UPDATE February 13, 2014: Last fall, I took two Z-Paks once again to nail a respiratory infection with asthma-like symptoms. The dosages were 500 mg each on 10/28, 10/29, and 10/30/2013, and 750 mg each on 11/4/2013 and 11/11/2013. It worked like a charm. I haven't had any more such problems so far this winter, and I am taking no medication for asthma.


UPDATE September 15, 2014: I recently developed another respiratory infection with asthma-like symptoms, and this time took three Z-Paks over several weeks to nail it. I initially stopped after two Z-Paks (the usual dosage regimen), but that did not seem enough based on some stubborn symptoms, so proceeded to take another Z-Pak (in two 750 mg doses one week apart). This time, some very mild asthma symptoms have remained longer than usual, but they seem to be gradually disappearing after I stopped the azithromycin. I'm not used to carrying around an albuterol inhaler (which I have been doing, but only using one puff occasionally), and hopefully will be able to get rid of it soon. Re-treatment with azithromycin has proved to be a fairly regular thing for me, but thankfully I still have either no asthma symptoms or only very mild ones.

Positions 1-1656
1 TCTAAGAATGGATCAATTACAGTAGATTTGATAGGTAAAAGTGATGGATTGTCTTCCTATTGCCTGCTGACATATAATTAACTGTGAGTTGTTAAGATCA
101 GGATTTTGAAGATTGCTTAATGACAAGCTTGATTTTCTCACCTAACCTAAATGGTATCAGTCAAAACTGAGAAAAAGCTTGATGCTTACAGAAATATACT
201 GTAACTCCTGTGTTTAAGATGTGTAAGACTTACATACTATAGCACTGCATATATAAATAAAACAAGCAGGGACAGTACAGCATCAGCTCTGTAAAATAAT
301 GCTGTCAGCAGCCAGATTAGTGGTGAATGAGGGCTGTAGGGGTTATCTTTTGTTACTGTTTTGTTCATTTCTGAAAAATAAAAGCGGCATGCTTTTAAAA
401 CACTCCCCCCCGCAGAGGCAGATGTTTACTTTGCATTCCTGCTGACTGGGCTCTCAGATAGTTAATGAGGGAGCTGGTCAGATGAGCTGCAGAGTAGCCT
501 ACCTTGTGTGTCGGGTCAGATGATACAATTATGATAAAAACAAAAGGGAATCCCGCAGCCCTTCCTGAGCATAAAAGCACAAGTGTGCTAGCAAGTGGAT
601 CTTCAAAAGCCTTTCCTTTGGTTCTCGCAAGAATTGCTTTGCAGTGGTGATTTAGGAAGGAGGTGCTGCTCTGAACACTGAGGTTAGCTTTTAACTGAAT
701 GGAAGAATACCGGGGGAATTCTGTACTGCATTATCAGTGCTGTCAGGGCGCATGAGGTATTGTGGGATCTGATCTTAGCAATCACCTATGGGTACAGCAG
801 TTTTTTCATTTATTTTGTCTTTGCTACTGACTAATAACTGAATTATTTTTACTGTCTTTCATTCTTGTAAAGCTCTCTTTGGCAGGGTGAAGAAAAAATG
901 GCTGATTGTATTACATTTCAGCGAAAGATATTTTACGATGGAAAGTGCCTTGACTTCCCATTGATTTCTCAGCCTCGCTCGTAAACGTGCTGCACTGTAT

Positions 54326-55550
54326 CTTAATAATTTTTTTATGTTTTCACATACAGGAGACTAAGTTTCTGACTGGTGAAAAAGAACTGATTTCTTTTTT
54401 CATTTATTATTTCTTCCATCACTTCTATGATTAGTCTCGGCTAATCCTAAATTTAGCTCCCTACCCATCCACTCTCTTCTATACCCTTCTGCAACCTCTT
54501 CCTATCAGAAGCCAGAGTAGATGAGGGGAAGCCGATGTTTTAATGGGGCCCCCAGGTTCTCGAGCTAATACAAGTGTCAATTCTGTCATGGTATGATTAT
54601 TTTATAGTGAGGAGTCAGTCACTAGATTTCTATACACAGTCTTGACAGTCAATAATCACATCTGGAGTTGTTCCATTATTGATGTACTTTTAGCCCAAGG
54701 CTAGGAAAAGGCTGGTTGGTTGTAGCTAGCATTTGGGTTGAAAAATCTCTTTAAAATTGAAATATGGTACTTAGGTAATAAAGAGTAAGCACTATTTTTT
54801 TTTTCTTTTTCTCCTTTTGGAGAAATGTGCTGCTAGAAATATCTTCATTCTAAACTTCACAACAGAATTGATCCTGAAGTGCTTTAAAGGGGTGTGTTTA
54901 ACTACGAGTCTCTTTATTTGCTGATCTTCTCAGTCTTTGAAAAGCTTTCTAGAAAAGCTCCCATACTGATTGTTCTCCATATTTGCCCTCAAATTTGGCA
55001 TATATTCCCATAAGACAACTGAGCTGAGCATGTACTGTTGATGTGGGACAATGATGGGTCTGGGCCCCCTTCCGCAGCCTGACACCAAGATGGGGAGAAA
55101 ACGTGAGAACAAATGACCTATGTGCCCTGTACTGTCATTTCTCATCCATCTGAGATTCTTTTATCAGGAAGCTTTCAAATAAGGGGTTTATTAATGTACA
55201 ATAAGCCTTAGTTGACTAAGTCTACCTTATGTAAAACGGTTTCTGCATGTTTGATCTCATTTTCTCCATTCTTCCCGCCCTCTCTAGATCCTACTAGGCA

UPDATE February 11, 2015: After having asthma-like symptoms return a few too many times, and hearing by email from Dr. Hahn (thanks Dr. Hahn!!), I decided to go through with the full 12 week course of azithromycin. I began this on 11/23/2014, and finished a few days ago on 2/8/2015. The asthma-like symptoms are mostly but not completely gone. Hopefully, the full 12 weeks will do the trick this time. We shall see how this plays out over the next few months...


UPDATE March 8, 2015: I extended the 12 weeks through 15 weeks, and have now stopped taking azithromycin for the time being. There are still some mild asthma-like symptoms, but nothing that concerns me too much.